The UK had a massive decade long bubble furled by too low interest rates, mass fraud and irresponsible lending. It is the banks not declaring these huge loses, keeping people in their homes. The Euro crisis with higher coming mortgage rates will break the last pin.

    The UK was massively supported by foreign investors the last 3 years with the weak £ and foreign capital flight into UK property which is now ending with most of the money already moved and the stamp duty changes redirecting the money left instead to Germany. That original money has really distorted UK prices the last few years.

    Spain and Ireland were the only 2 countries in the world with a housing bubble bigger than ours. Both being in the EU they were going to get the same foreign capital coming in to buy property infact the opposite happened with their Euros coming to the UK instead making their situation worse.

    You’re really clutching at straws these days brit. A noticeable rise in mortgage rates and repossessions just ain’t gonna happen. The banks are desperate to avoid any write downs, and the government will continue to make every effort to ensure that the housing market is protected. You also seem to be ignoring the fact we don’t have a glut of properties as is common in the US, Ireland and Spain, or that our private pension system is decimated and property continues to be viewed as the best bet. Or how about the lack of lower value forced sellers, thanks to the state backed generosity of the banks and tens-of-thousand opting to rent out instead.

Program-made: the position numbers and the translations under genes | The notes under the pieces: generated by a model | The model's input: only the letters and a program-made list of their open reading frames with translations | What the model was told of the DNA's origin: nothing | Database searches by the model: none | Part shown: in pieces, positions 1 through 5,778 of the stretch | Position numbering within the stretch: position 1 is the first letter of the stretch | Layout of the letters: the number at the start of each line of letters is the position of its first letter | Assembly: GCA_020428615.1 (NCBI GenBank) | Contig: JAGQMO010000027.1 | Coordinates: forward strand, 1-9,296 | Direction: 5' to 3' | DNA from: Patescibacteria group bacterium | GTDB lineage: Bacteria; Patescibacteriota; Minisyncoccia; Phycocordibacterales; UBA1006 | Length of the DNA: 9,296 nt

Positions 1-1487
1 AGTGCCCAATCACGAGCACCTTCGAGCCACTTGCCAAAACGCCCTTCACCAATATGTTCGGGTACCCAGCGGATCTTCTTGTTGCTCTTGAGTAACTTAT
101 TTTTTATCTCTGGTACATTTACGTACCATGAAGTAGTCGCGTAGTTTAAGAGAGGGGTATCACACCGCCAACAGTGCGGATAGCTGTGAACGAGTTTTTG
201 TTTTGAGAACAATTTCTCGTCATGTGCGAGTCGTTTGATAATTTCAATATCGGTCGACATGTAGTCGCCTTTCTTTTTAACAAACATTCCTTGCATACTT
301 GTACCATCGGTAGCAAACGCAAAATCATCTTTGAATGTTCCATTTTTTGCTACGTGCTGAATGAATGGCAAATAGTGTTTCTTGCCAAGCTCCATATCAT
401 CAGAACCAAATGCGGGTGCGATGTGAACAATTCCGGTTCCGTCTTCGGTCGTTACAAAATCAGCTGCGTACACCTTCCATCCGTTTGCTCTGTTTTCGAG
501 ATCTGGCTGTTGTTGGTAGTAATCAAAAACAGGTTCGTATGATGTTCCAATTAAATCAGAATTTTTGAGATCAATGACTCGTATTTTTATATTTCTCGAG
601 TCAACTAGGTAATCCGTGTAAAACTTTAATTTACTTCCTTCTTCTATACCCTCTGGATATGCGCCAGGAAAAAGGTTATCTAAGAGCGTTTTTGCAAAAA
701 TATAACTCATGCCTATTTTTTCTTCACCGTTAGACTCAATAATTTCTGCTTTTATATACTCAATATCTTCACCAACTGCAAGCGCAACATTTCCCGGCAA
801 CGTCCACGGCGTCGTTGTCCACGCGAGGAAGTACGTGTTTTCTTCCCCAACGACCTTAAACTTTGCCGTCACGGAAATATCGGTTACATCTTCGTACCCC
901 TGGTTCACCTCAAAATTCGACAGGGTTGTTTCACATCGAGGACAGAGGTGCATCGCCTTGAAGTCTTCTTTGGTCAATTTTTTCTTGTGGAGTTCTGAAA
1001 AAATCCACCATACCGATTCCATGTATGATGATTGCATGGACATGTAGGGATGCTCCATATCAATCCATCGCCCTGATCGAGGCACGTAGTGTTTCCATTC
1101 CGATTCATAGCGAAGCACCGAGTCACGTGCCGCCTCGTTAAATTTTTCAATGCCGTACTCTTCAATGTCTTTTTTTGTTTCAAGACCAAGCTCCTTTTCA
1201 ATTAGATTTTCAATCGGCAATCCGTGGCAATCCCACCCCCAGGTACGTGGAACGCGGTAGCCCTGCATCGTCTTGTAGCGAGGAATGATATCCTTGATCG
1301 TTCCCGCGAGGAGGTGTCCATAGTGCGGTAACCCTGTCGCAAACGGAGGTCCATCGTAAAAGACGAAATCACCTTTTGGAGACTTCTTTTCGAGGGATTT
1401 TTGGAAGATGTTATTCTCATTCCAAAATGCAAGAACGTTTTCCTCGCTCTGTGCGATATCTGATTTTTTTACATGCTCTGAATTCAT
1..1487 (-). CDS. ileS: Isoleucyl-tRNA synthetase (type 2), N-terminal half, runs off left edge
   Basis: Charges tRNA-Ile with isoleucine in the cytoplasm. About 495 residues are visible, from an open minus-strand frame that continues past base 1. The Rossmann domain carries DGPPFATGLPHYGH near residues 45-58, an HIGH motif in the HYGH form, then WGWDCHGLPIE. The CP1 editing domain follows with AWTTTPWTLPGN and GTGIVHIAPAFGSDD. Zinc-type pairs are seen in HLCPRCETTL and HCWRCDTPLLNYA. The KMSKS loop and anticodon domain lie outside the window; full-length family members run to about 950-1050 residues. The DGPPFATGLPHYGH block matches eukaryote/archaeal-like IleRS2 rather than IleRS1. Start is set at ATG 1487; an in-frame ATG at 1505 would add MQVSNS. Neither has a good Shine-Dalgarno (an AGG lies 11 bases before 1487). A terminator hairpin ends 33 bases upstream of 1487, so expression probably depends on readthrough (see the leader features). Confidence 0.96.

edit: an example of opting to rent has just appeared http://forums.moneysavingexpert.com/showpost.php?p=54874627&postcount=54

    Rather than steep falls, it’s looking almost certain we’ll experience a few more years of real-terms (relative to salaries) price stagnation outside of London and low transaction levels. Only when the credit taps re-open will the devastating property shortage and surge in population really come into play
    Hi, we’ve had to remove your signature. If you’re not sure why please read the forum rules or email the forum team if you’re still unsure - MSE ForumTeam
  • House prices in the Greater London area are still too high and need to fall by at least 20% to a sustainable level for ordinary people to afford homes; the only good thing about the over strict lending criteria is that this will help drive prices down to a sensible level. Add to this a sustainable mortgage interest rate of around 2.5% for a 95% mortgage and we would hopefully see some growth in the economy and increased consumer spending with bad debt reduction? (or shall we just lend money to the "have's"?)